What does lampstand mean? Church. What’s at stake is losing the church in Ephesus. Let that settle on us. Christians can be the reason that a city doesn’t have a church. Whoa!

But you have this in your favor: You hate the practices of the Nicolaitans, which I also hate. Whoever has ears, let them hear what the Spirit says to the churches. To the one who is victorious, I will give the right to eat from the tree of life, which is in the paradise of God.

The church at Ephesus had an amazing beginning and an incredible run of faithfulness. This church gets a lot of attention in the New Testament.


  • Acts 19: Account of the start and early years of the church.
  • Ephesians: Ongoing teaching for the church.
  • 1 & 2 Timothy: Encouragement to their pastor and teaching for the church.
  • Revelation 2: Message to the next generation of the church.

If you were to take time to read these passages, you would discover a compelling story of radical change. In Acts 19 you’ll read that there were professional sorcerers who left their old way of life to follow Jesus. And when they did, they burned their sorcery scrolls. When they calculated the worth of the scrolls, it came to 50,000 drachmas. That was the equivalent of 136 years’ worth of salary or wages.

This church launched with people throwing away the equivalent of 136 years' worth of salary so they could have Jesus instead. They were that wowed by Jesus. They were that compelled by the love of Jesus. They gave up a fortune because they treasured Jesus more. There were times they faced intense persecution. And they endured with faith and perseverance and an unflinching devotion to truth.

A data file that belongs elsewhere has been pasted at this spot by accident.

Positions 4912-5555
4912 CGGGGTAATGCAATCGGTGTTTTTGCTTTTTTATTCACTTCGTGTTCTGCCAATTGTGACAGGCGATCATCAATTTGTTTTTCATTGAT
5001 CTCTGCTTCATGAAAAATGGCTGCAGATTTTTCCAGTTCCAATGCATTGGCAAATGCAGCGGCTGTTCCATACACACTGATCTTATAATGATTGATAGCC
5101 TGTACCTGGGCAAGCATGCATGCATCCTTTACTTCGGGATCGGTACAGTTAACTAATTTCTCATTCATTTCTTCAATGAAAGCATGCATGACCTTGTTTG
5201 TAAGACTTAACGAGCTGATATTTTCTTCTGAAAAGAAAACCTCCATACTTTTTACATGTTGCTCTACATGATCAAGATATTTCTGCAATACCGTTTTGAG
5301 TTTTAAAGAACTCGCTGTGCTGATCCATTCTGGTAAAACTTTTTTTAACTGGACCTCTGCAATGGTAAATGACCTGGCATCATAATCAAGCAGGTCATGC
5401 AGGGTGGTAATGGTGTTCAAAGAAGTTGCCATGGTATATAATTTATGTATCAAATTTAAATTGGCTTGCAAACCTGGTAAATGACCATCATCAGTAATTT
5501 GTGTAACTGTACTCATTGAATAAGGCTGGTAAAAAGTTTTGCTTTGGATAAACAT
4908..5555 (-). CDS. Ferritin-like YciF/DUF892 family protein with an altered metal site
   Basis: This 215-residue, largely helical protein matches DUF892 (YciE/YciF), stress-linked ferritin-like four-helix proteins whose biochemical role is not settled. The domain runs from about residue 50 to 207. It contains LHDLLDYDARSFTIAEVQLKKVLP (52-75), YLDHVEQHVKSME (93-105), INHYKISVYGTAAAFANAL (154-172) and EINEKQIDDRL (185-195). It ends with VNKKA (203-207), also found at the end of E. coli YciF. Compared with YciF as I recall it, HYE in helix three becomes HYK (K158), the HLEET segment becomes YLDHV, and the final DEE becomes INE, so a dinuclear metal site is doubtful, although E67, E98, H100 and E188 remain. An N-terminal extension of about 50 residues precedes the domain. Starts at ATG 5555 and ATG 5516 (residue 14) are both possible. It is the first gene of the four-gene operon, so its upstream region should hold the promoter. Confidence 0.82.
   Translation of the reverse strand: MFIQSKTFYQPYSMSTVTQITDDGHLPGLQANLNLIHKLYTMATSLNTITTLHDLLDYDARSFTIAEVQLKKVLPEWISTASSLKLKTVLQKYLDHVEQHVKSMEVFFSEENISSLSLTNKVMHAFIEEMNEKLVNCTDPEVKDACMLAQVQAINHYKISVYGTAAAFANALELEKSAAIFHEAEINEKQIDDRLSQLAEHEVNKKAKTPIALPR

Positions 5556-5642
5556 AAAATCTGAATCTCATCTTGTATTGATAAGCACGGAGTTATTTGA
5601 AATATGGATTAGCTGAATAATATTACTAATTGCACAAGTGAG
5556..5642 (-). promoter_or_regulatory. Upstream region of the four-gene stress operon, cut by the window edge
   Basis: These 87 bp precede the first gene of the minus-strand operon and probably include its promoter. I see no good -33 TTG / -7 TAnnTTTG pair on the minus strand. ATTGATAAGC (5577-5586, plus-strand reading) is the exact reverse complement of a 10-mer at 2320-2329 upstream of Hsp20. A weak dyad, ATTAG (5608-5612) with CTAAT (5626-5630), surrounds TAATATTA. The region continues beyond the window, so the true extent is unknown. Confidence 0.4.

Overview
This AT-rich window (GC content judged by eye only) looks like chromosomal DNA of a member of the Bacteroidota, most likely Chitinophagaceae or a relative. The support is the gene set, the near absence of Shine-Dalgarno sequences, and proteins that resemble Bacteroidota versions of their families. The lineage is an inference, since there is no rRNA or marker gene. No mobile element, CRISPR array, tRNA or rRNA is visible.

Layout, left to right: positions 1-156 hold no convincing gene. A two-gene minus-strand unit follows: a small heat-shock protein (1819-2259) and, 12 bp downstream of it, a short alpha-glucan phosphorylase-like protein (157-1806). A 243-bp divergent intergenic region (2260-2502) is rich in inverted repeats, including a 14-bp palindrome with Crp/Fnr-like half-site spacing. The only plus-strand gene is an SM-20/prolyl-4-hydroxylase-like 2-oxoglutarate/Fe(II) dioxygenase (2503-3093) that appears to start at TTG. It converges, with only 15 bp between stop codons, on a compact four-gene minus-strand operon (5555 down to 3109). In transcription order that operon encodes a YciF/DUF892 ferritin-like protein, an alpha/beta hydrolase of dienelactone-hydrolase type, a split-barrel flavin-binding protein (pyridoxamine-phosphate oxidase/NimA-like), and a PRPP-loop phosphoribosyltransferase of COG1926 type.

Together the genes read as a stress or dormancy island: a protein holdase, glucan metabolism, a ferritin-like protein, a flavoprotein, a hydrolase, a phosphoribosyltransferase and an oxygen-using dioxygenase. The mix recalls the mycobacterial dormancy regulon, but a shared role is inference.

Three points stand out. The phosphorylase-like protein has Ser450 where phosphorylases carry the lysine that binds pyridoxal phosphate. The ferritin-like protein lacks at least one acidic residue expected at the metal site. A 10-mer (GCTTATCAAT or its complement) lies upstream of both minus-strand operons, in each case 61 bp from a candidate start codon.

REVELATION 2:2-3 I know your deeds, your hard work and your perseverance. I know that you cannot tolerate wicked people, that you have tested those who claim to be apostles but are not, and have found them false.

They are smart. They know their theology and doctrine. Holiness is important to them. They have the ability to spot truth from error. And they will not suffer frauds. They’ve got former sorcerers on the elder board. These dudes can spot a false teacher a mile away. You’re not going to fool this church, and you’re certainly not going to intimidate them.

You have persevered and have endured hardships for my name, and have not grown weary.

They are tough. They are strong. They are not afraid. Sign me up! I want to be a part of that church.

REVELATION 2:4-5 Yet I hold this against you: You have forsaken the love you had at first. Consider how far you have fallen! Repent and do the things you did at first.

How does this happen to a church? A pastor who I believe has keen insight into this is Crawford Loritts. He’s not just insightful. Every time I listen to him, I feel like I’m hearing from a man who has been in the presence of God.

Some of us love what we do for Jesus more than we love Jesus…Christian performance apart from the centrality of Jesus will always mean legalism. We are so arrogant sometimes and proud about how right we are. We worship our theology rather than the giver of our theology. –Crawford Loritts